36 hours in Lisbon

Travel tips to make the most of it

Less crowded than some other European capitals, Lisbon is a fantastic city with lots to see and do. If you are only in town for 36 hours, follow these tips to save time and organise your stay.

Before your trip

You don’t want to walk around Lisbon while dragging your luggage. So the first thing you should do on arrival is find a place to stay for the night. In fact, you should book a room in advance (and try to get a written confirmation), especially during the summer holidays. There are several types of accommodation: you can book a hotel room of course, but there are some cheaper options too - hostels, pensions (pensões) and guesthouses (residenciais) are comfortable if you don’t mind sharing a bathroom. Rated from one to three stars, these establishments are often located in the center and prices vary between €15 and €50 for one night. Note that only pensions serve meals.

We would also recommend you buy a Lisboa Card. This tourist card offers free and discounted entrance to over 80 museums, tours and sights in Lisbon, as well as free transportation on the metro, bus, tram and elevadores. Click here  to see all the discounts you can get. The Lisboa card can be purchased for 24 hours (€18.50), 48 hours (€31.50) and 72 hours (€39). Once you’ve bought it online, you just need to print the confirmation and show it, with you ID, to one of the following counters: Portela Airport, Foz Palace or Lisbon Welcome Center.

When you arrive in Lisbon

Depending on the time you arrive, you might be able to go to your hotel or pension and put down your bags. Before you go out, don’t forget to put on comfortable shoes - Lisbon has seven hills and cobblestoned streets!

You’re almost ready to start exploring, but before you do, take the time to go to a café and enjoy a few Pasteis de Belem (or pasteis de nata), the very famous Lisbon delicacy whose recipe was kept secret for centuries. You will find this pastry at every cafe and bakery shop in Lisbon, but if you want the typical experience, go to the Antiga Confeitaria de Belem, the place where they were first introduced to the public. This establishment is actually located right next to the Jeronimos Monastery in Belém, 6 km west of the city centre, which is a must see.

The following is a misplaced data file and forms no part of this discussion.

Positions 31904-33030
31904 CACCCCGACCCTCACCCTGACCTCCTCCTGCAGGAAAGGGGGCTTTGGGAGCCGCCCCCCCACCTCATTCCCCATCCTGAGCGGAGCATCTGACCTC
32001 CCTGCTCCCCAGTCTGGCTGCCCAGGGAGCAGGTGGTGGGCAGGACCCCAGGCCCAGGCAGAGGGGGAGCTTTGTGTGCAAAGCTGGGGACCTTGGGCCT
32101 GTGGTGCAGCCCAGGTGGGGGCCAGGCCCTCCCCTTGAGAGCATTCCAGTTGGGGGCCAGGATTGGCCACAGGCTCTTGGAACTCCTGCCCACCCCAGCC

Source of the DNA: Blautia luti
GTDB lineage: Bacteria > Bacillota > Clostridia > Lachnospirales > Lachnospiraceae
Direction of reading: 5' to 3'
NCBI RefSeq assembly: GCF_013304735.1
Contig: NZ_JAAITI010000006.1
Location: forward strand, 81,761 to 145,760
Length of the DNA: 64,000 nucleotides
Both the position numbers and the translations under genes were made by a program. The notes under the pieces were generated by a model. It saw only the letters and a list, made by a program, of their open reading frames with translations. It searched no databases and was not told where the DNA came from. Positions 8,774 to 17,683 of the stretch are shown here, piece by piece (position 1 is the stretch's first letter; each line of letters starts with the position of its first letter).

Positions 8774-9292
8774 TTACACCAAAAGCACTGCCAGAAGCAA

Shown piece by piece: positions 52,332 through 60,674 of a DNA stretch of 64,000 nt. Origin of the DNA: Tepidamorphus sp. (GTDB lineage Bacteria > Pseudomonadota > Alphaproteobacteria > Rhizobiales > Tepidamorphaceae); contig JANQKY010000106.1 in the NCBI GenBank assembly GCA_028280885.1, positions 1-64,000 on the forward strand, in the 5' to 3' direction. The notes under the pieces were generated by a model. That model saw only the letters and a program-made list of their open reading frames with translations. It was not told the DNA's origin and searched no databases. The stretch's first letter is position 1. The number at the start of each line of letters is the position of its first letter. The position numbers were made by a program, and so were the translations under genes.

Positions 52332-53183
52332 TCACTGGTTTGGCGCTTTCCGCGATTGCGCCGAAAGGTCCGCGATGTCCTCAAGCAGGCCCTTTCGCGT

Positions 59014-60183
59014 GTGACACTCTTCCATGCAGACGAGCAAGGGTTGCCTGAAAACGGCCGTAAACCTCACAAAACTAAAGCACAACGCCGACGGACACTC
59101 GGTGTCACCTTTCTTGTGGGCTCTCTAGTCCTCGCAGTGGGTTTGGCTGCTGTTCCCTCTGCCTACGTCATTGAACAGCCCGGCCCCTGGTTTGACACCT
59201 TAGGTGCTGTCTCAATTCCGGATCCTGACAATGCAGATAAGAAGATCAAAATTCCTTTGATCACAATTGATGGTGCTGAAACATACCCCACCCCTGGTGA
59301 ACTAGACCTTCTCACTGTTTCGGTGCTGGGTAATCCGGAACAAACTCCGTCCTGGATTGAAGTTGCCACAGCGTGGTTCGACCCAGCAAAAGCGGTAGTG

Since you are in town for a very short time, you could book a tour of the city - they have various themes (historical, fado, food and wine tasting) and are often done on foot. Just stop at a tourism office to ask what is available. If you want your freedom though, here are some of the things you can’t miss while visiting Lisbon...

Top 5 things to see and do

1. Jeronimos Monastery (Mosteiro dos Jerónimos) - This very impressive piece of architecture was built in 1502 on the spot where Vasco de Gama and his crew stayed the night before they left for India. This monastery is a UNESCO World Heritage Monument.

2. Belem tower - Probably the most photographed building in Lisbon, the Belem tower is a fortress built in 1515 and symbolizes the age of discovery.

3. Christ the King Sanctuary (Santuário do Cristo Rei) - This monument was built as a replica of the Christ of Corcovado in Rio de Janeiro. The pedestal supporting the statue can be visited. Located in the municipality of Almada, it is over 110m high and allows visitors to enjoy a great view of Lisbon and the River Tagus from the top.

4. Alfama - The Alfama District is great for those who want to see the traditional side of Lisbon, and for foodies - you can find the famous sardine dinner there. This lively and charming neighborhood is a good place to get lost in, discover all the cute cobblestoned streets and little shops full of wonders.

5. Santa Justa Elevator (Elevador de Santa Justa) - It is the only vertical lift for public service in Lisbon. Built in 1902, it was classified as a National Monument in 2002. This elevator is not very high but worth checking out for the panoramic view over the rooftops.


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